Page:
addressalign-toparrow-leftarrow-rightbackbellblockcalendarcameraccwcheckchevron-downchevron-leftchevron-rightchevron-small-downchevron-small-leftchevron-small-rightchevron-small-upchevron-upcircle-with-checkcircle-with-crosscircle-with-pluscrossdots-three-verticaleditemptyheartexporteye-with-lineeyefacebookfolderfullheartglobegmailgooglegroupshelp-with-circleimageimagesinstagramFill 1linklocation-pinm-swarmSearchmailmessagesminusmoremuplabelShape 3 + Rectangle 1ShapeoutlookpersonJoin Group on CardStartprice-ribbonShapeShapeShapeShapeImported LayersImported LayersImported Layersshieldstartickettrashtriangle-downtriangle-uptwitteruserwarningyahoo

Film Meetup: The Day He Arrives at Eckerd

To the Thinkers and Freaks:

The wonderful Eckerd International Film Series returns on September 14 for the fall with a solid entry from South Korea, The Day He Arrives. A description from the web syllabus is the following.

Seongjun, a former film director, wanders through the streets of Seoul, each day playing out like a flimsy copy of the last and only Seongjun seems to understand why. Infused with a playfulness and dry wit, The Day He Arrives is a meditation on relationships, filmmaking, and the unknowable forces that govern our lives.

And a short review from IMDB

A Little Cinematic Insanity

"The Day He Arrives" is a South Korean film directed by Hong Sang-soo. Beautifully shot in black and white (Shouldn't EVERY film set in winter be shot in black and white?) this film is funny, sad, touching and just a bit insane. Hopping back and forth in time and alternate universes, you see the protagonist, a "well-known filmmaker" who hasn't done anything for a while, interact with old flames and new friends upon his arrival in Seoul. You will see these interactions from different perspectives, with different outcomes, but with the same people as different characters. Confusing? Not as much as my poor description would lead you to believe. Beneath all the trappings of comedy is the story of an artist who no longer creates art, and of a human being trying to rebuild burnt bridges. A small, short, but worthwhile trip to Korean Cinema.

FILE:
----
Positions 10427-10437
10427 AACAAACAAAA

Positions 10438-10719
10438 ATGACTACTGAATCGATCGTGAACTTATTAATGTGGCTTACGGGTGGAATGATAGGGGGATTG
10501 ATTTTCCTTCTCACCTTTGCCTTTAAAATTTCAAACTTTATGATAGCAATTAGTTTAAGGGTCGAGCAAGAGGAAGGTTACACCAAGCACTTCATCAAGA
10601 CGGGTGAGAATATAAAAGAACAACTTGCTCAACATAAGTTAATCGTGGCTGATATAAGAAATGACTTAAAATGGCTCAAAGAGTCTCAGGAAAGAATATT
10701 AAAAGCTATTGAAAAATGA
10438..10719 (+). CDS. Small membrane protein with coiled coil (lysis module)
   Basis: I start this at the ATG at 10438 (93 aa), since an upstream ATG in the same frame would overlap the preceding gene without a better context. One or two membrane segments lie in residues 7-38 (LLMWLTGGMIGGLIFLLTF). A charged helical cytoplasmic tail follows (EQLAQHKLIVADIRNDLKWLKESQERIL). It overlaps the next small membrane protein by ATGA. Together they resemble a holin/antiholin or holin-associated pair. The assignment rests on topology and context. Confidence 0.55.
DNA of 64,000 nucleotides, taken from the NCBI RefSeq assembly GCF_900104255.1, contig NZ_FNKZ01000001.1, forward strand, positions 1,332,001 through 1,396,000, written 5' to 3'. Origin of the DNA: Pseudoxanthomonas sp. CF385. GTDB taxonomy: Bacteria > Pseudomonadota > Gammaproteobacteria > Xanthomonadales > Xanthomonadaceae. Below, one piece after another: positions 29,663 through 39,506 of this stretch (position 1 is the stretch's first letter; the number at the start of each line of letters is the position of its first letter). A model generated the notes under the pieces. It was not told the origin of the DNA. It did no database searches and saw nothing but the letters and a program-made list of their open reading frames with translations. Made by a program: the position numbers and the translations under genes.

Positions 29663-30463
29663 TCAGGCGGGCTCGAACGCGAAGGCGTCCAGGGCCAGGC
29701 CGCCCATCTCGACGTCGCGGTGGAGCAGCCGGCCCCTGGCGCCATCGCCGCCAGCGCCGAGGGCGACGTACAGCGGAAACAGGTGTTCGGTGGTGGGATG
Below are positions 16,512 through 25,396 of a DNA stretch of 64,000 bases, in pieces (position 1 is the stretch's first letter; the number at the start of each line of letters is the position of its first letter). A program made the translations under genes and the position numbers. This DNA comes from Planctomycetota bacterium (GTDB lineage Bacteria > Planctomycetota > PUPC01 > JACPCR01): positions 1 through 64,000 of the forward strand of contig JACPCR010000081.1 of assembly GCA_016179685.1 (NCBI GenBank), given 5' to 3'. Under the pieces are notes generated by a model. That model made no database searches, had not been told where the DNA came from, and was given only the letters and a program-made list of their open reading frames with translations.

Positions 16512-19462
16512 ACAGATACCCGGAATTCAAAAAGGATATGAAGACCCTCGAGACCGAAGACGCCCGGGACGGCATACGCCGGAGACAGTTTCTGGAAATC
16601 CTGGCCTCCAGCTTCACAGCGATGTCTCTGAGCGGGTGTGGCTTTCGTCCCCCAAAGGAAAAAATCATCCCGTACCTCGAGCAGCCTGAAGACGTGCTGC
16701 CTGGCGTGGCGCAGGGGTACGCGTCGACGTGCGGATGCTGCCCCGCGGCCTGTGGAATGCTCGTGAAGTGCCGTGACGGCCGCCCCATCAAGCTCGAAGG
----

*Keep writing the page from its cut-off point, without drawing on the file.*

There are so many great films coming from the South Korean emerging film industry, so many that they are hard to keep up with. This film will hopefully inspire freaks and thinkers to look into other great offerings liked Mother and Memories of Murder, great films from the Korean director Joon-ho Bong.

As you know, these screenings are all set for Friday nights at 7 PM and they are free to the public. Such a deal! Check out the website for the film series that this time around will include a showing of one of the great French films of all time, The Wages of Fear (October 5)

Take advantage of this jewel in our midst and make sure you thank the film people at Eckerd if you attend.

Dale Friedley
Thinking Art Film Freak

Join or login to comment.

5 went

  • Megan +1
  • A former member
    +1 guest
  • A former member

Our Sponsors

People in this
Meetup are also in:

Sign up

Meetup members, Log in

By clicking "Sign up" or "Sign up using Facebook", you confirm that you accept our Terms of Service & Privacy Policy